3 Tips To Understanding Legal Fees In South Dakota

Inviting an attorney into your personal affairs is stressful, and trying to understand the jargon that is thrown around may add to the stress. Here are 3 tips to understanding legal fees in South Dakota. 

Tip #1 - What is a “retainer” and how is it determined?

A "retainer fee" or “retainer” is an amount of money paid before an attorney begins work. The amount is an estimate of the number of hours we think it will take our team to complete your case. Of course, this is much like attempting to summarize a book by reading its first few pages or reviewing a movie based on the previews - we do not fully know what we are in for until we are in it. Ethically, once an attorney represents you, he cannot stop representing you if it would unduly prejudice your interests. It is easier for a client to end representation at any time than it is for an attorney to do the same.

Tip #2 - What impacts how a retainer is estimated?

We estimate your retainer based on our initial consultation. We listen to you and understand the “big picture” of your legal issue, a sense of the parties, the age of the children (if any), and the general circumstances. The primary determining factors include:

  •   Are your documents and finances organized?
  •   Are there minor children?
  •   Will there be a custody fight?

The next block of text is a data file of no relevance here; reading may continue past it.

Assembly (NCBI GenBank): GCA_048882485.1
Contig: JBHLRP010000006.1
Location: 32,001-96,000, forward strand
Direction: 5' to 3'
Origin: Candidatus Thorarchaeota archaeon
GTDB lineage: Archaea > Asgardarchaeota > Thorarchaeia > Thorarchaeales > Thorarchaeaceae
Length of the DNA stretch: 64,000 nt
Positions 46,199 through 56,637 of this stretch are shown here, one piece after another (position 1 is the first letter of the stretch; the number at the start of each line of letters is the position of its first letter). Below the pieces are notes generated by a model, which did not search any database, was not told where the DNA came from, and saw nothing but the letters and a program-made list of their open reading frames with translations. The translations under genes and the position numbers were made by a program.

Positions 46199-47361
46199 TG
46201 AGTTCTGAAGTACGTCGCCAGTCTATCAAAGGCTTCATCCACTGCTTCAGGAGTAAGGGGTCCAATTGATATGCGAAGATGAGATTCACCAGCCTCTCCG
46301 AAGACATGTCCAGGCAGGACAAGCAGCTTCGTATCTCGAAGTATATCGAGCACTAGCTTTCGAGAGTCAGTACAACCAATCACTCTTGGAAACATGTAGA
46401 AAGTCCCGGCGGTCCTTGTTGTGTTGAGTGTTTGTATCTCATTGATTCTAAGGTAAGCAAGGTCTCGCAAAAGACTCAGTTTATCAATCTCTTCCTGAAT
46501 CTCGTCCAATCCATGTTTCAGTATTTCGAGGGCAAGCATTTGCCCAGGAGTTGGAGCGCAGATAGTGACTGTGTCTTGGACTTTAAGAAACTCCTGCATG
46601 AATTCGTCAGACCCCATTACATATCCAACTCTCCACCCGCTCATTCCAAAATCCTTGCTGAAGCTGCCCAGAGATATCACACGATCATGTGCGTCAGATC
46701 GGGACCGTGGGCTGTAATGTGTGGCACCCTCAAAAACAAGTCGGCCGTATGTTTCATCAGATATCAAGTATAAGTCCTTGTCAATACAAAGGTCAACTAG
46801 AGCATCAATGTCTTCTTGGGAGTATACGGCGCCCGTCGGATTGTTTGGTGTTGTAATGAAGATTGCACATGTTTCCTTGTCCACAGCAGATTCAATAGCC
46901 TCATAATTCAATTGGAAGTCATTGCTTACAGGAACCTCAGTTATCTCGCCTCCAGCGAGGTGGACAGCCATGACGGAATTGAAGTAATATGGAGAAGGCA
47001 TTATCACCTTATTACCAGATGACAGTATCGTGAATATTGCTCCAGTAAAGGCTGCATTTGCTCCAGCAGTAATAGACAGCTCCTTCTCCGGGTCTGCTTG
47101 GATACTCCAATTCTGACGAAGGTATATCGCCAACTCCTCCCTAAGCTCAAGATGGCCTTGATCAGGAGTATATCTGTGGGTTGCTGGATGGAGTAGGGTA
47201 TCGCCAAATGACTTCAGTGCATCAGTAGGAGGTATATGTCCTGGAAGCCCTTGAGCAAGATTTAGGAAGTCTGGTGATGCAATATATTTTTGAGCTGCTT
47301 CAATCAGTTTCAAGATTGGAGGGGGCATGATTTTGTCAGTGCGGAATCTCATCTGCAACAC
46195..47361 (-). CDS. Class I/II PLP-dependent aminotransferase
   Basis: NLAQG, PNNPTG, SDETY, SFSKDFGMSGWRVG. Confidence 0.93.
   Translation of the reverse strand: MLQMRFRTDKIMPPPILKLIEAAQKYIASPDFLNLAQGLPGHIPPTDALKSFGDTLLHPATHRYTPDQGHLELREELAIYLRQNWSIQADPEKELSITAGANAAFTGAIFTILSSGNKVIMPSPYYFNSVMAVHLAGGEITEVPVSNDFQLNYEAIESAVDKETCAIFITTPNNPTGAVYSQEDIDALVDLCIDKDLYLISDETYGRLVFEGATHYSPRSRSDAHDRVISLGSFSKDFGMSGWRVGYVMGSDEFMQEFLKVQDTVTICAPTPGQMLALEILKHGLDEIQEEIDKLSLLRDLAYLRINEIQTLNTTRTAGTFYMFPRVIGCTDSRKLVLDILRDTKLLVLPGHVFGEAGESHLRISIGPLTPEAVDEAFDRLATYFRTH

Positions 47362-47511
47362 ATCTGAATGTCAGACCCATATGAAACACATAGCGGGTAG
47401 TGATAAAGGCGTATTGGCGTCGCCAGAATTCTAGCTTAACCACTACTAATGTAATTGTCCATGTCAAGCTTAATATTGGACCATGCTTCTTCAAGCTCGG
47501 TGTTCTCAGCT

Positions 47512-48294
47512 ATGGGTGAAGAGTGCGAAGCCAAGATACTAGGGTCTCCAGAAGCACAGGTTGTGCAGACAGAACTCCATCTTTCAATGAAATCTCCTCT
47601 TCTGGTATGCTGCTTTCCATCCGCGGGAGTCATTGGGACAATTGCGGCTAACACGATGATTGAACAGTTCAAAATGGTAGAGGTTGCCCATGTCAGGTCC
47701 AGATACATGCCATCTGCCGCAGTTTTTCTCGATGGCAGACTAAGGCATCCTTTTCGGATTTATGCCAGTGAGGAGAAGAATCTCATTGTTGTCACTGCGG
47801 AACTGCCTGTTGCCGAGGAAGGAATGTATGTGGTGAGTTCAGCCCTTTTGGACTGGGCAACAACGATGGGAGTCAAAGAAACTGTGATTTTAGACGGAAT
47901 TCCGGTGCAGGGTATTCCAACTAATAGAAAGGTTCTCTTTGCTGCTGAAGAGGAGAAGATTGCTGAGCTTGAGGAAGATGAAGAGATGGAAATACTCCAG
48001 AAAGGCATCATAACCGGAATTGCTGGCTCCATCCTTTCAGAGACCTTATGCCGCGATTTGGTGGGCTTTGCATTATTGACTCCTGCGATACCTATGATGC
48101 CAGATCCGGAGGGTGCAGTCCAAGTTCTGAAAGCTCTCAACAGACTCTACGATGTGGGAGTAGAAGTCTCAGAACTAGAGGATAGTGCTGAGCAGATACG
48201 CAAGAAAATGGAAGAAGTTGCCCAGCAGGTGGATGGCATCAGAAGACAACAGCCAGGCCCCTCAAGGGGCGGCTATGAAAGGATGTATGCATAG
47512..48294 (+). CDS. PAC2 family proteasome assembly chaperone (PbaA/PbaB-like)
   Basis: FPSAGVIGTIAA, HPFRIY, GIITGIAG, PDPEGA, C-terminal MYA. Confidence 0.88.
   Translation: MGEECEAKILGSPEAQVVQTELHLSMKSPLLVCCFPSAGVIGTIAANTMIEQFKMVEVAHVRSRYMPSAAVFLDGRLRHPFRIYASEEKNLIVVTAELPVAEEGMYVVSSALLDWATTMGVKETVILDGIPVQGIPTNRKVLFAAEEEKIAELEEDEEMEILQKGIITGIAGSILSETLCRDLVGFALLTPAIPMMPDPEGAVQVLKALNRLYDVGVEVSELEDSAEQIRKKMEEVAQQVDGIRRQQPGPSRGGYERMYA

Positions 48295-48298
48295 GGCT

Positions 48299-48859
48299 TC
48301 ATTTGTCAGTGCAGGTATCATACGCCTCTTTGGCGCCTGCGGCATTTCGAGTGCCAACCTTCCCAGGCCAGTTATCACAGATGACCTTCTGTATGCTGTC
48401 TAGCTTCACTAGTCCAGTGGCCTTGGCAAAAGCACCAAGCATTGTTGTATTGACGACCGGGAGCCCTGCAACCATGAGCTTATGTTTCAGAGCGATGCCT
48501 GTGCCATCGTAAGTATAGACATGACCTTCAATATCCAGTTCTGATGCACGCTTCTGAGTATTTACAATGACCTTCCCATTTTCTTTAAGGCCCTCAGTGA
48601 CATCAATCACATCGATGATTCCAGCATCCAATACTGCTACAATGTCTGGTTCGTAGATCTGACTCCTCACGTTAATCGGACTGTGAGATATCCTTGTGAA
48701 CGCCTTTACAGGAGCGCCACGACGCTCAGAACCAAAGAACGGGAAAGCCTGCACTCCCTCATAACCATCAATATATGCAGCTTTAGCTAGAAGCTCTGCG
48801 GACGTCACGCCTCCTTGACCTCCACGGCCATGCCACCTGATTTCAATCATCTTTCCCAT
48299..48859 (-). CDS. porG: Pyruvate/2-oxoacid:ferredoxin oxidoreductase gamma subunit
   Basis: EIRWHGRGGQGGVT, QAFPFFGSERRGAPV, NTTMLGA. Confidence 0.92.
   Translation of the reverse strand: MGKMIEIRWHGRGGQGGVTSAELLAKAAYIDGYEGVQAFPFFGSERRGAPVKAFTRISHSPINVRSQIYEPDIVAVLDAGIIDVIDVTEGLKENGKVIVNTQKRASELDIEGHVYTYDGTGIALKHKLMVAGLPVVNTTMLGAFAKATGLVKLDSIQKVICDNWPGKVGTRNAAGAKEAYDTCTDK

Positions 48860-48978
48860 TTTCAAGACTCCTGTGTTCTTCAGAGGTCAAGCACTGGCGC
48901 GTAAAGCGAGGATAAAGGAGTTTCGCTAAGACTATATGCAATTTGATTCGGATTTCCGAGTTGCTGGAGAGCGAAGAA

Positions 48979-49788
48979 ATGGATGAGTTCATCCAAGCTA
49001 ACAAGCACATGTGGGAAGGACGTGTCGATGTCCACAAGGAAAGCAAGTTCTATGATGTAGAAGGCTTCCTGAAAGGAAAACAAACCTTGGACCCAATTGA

•   Will you end up in court or is this something that can be settled?
  •    Is this a new case or do you have a case already pending?
  •    Is the other party represented by an attorney?
  •    Is there a premarital agreement?
  •   Do you share assets that need to be divided?

Tip #3 - What happens after the retainer is paid and what is a "trust account"? 

An attorney is required by the American Bar Association (ABA) and Interest On Lawyer’s Trust Accounts (IOLTA) to accept your retainer and place it directly into the Client Trust Account - a special account that is separate from the attorney's Operating Account. The trust funds are not touched until it is time for you to be billed for the attorney’s time and fees. This concept is like a savings account. The retainer remains very much “your money” until it is used to pay for your attorney's time on the case. 

Our law firm invoices clients each month with an itemized breakdown of the legal services provided, fees expended on your behalf, the amount of money that was deducted from the Trust Account, and your remaining Trust Account balance.

Brooke Swier Schloss
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Family Law and Estate Planning attorney helping families across South Dakota plan and protect their loved ones